“All good books are alike in that they are truer than if they had really happened and after you are finished reading one you will feel that all that happened to you and afterwards it all belongs to you: the good and the bad, the ecstasy, the remorse and sorrow, the people and the places and how the weather was. If you can get so that you can give that to people, then you are a writer.” ― Ernest Hemingway
I have books all over my house, on my shelves, on my bedside table, on my couch, and on the floor. I think there are books in my underwear drawer. I l-o-v-e to read. Reading transports us to worlds we may never get to see, to ideas that would never come to us otherwise, to characters with depth of purpose we may never experience. Time and perception are altered, and we are given the opportunity to experience our wildest dreams. Could anything be more delicious on a freezing afternoon than a good book, time to read, and a cup of hot chocolate?
On the road incessantly, I often listen to books that I download from the library. That four-hour drive across the state seems to float by in about an hour. Wonderful wizardry!! Sometimes I read on my iPad, laptop, or iPhone, but I prefer the real deal, an actual–book. You cannot really “curl up” with a Kindle. Besides, my books are highlighted and underlined, with notes in the margins, and many, many, dog-eared pages.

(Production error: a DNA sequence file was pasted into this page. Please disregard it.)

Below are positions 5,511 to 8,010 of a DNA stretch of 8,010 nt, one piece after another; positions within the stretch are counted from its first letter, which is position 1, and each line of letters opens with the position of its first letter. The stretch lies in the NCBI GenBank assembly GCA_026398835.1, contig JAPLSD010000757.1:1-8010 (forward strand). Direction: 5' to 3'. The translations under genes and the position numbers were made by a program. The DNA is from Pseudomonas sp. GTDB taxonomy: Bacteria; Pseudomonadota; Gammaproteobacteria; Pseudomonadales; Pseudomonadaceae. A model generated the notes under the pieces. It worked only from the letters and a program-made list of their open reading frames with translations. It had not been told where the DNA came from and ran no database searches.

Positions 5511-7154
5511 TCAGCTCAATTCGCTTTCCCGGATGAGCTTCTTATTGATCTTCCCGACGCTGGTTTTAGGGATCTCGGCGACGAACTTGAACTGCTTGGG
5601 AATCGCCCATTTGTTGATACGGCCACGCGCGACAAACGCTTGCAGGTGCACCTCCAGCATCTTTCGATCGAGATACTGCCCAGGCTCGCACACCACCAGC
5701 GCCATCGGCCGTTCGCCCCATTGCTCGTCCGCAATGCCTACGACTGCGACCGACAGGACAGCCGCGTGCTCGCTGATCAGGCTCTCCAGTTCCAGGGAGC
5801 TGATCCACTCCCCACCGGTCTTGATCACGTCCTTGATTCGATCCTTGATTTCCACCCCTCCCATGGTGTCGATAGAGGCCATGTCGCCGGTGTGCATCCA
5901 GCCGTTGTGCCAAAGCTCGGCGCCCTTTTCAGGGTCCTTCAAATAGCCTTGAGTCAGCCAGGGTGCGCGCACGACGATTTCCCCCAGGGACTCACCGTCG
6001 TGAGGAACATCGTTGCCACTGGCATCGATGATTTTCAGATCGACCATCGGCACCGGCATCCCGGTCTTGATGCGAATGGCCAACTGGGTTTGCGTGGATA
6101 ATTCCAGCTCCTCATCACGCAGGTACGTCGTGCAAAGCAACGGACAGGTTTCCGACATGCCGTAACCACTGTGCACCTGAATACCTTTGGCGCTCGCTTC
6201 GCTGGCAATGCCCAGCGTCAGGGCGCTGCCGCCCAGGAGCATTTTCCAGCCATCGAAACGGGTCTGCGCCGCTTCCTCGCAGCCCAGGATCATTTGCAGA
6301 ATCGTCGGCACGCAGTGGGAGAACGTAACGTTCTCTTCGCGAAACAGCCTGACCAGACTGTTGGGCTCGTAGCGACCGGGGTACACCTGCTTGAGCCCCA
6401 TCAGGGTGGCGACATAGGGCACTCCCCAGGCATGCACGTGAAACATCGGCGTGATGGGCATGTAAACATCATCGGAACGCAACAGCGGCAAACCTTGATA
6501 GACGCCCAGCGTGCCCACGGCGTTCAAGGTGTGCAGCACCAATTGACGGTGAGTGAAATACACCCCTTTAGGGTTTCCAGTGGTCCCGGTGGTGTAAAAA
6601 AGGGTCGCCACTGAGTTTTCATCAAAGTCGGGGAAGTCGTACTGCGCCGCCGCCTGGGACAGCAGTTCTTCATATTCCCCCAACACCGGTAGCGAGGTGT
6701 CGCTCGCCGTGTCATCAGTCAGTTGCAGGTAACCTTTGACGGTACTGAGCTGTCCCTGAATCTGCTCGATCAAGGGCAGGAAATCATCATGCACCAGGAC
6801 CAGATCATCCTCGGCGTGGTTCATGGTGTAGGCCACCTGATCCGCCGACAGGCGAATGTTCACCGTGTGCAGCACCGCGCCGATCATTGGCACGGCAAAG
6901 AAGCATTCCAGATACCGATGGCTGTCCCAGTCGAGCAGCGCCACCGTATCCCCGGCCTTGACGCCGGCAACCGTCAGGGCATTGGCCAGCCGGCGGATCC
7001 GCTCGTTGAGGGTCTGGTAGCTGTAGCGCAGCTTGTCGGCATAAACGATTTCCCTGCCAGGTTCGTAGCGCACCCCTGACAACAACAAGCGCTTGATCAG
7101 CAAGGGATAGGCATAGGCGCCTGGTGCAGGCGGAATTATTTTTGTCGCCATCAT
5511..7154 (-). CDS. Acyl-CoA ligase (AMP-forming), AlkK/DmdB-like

“Must Reads” suggestions are rotated on the home page of the blog, (Yes, I have read each of them.) but today let’s focus on seven books that touched me, taught me, and opened a door I was better for having walked through.
City of Tranquil Light, Bo Caldwell, 2010
Caldwell’s story broke me open. It is historical fiction, but inspired by the lives of her grandparents, American missionaries with family in Oklahoma, who served in China under horrific circumstances. As a Christian, it revealed to me what purposeful, intentional trust in God looks like. It also reminded me of the sacrifices made by those who choose to share their spiritual gifts, and do so by listening rather than preaching and by healing rather than judging. The story also schooled me regarding life in mainland China in the early twentieth century during civil war. Caldwell delivers scene after scene with such clarity and devotion that I was brought to tears over and over again.
Read the rest of this entry